LOVE IS SUPPOSED to represent the union of two hearts and it appears it may do just that, though not in the warm and fuzzy way you might have hoped for.
A new study published in the Journal of the American Heart Association has found that if one partner in a heterosexual relationship has high blood pressure, the other often experiences the same condition.
“Many people know that high blood pressure is common in middle-aged and older adults, yet we were surprised to find that among many older couples, both husband and wife had high blood pressure in the US, England, China and India,” says senior author Chihua Li, a post-doctoral fellow at the University of Michigan. “For instance, in the US, among more than 35 per cent of couples who were ages 50 or older, both had high blood pressure.”
The researchers analysed blood pressure measures for 3,989 US couples, 1,086 English couples, 6,514 Chinese couples and 22,389 Indian couples, finding that compared to wives married to husbands without high blood pressure, wives whose husbands had high blood pressure were 9 per cent more likely to have high blood pressure in the US and England, 19 per cent more likely in India and 26 per cent more likely in China.
Overall, the prevalence of both spouses or partners having high blood pressure was about 47 per cent in England; 38 per cent in the US; 21 per cent in China and 20 per cent in India.
Why is high BP more likely to be shared in India and China? Different relationship dynamics in Eastern and Western societies may explain the phenomenon, the researchers say. “In China and India, there’s a strong belief in sticking together as a family, so couples might influence each other’s health more,” says study co-lead author Dr Peiyi Lu, from Columbia University Mailman School of Public Health. “In collectivist societies in China and India, couples are expected to depend and support each other, emotionally and instrumentally, so health may be more closely entwined.” Caring is sharing, in other words.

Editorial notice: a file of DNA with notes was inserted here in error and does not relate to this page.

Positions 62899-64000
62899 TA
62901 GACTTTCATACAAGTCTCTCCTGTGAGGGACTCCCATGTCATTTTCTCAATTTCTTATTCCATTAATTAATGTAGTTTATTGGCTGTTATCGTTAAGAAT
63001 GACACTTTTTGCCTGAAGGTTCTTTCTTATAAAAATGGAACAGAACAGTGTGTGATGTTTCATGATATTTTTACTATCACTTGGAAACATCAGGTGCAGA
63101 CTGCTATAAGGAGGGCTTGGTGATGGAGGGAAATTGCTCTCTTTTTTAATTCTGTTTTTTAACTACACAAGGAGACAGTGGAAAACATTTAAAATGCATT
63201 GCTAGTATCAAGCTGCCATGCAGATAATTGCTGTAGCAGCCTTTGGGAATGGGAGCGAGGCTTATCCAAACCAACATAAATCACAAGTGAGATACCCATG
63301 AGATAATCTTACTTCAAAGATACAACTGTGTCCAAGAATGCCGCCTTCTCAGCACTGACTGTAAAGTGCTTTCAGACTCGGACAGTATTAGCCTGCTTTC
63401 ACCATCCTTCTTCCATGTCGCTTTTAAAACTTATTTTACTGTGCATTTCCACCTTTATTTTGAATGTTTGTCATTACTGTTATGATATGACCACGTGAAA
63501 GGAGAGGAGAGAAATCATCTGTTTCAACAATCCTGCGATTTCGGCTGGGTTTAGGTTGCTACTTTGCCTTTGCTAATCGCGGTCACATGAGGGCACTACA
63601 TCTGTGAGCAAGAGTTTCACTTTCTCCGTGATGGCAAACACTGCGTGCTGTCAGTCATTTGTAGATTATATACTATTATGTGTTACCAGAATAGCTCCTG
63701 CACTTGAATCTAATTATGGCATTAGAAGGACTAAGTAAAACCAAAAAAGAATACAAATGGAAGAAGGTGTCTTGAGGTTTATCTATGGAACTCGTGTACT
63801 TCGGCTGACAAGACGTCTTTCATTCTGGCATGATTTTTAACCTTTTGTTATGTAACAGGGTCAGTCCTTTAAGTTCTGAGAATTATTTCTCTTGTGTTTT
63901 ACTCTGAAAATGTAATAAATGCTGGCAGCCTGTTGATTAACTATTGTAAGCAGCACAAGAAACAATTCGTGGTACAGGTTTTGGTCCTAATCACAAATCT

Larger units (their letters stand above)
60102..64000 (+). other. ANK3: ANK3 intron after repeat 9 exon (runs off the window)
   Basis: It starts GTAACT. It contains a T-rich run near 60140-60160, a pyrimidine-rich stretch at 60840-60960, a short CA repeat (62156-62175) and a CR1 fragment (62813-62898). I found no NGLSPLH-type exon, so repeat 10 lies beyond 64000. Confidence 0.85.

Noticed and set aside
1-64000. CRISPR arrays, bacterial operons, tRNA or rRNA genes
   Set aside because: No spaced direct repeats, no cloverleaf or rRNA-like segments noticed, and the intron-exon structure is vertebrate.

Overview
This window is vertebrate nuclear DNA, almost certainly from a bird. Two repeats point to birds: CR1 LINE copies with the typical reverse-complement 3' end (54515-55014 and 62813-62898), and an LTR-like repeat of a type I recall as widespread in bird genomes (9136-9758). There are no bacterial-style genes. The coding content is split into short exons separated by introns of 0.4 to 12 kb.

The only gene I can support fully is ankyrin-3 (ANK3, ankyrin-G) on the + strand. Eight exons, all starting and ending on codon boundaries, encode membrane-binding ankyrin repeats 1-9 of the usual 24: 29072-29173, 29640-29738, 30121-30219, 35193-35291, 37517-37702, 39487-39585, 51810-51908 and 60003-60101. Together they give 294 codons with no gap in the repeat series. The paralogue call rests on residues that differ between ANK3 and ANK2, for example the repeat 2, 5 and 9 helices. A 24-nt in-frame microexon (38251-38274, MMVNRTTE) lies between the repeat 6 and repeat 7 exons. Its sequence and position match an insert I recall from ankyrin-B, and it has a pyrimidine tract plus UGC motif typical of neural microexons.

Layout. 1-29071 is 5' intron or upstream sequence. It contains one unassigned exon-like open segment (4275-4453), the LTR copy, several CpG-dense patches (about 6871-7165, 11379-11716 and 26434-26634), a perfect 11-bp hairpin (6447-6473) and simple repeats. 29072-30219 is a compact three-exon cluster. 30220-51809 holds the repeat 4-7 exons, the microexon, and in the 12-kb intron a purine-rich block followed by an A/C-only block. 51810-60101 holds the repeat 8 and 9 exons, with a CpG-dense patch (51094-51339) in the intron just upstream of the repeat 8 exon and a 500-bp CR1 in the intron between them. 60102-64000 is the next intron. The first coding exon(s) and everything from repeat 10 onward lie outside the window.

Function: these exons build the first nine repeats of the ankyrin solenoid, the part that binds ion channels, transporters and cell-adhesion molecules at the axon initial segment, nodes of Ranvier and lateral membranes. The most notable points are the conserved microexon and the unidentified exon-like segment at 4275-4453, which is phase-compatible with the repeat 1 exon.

Similar results have been found for hypertension. The results indicate that rather than treat cardiovascular diseases individually, it may be prudent to begin focusing on strategies that target couples, giving new meaning to ‘couples therapy’.
“Making lifestyle changes, such as being more active, reducing stress or eating a healthier diet, can all reduce blood pressure; however, these changes may be difficult to achieve and, more importantly, sustain if your spouse or partner (and greater family unit) are not making changes with you,” says Dr Bethany Barone Gibbs of the West Virginia University. Couples that train together . . .